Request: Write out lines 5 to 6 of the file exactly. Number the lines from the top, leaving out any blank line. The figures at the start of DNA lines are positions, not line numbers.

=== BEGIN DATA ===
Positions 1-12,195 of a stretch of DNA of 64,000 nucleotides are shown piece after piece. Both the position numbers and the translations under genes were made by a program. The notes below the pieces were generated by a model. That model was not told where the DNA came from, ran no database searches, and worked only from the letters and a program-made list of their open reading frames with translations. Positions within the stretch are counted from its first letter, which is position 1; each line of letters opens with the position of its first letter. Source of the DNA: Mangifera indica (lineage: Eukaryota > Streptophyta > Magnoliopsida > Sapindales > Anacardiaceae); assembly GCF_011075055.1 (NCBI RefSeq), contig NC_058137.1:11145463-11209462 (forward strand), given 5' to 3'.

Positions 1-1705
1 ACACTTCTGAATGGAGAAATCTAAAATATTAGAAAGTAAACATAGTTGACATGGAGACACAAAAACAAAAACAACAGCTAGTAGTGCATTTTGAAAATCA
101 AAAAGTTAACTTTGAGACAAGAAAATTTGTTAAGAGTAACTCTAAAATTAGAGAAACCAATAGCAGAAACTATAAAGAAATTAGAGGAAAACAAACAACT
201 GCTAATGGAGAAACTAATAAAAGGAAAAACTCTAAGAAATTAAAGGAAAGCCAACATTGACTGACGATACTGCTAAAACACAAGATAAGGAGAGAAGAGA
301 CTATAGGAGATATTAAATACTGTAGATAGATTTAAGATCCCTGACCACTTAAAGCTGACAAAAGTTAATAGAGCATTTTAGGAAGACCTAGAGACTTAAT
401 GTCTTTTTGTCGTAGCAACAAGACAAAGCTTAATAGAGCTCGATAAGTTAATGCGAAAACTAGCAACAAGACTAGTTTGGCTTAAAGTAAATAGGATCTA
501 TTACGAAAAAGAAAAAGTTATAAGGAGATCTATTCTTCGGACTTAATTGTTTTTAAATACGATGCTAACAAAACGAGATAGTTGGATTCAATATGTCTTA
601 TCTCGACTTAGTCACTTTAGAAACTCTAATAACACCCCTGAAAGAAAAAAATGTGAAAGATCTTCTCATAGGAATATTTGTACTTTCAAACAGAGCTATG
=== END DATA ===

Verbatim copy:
201 GCTAATGGAGAAACTAATAAAAGGAAAAACTCTAAGAAATTAAAGGAAAGCCAACATTGACTGACGATACTGCTAAAACACAAGATAAGGAGAGAAGAGA
301 CTATAGGAGATATTAAATACTGTAGATAGATTTAAGATCCCTGACCACTTAAAGCTGACAAAAGTTAATAGAGCATTTTAGGAAGACCTAGAGACTTAAT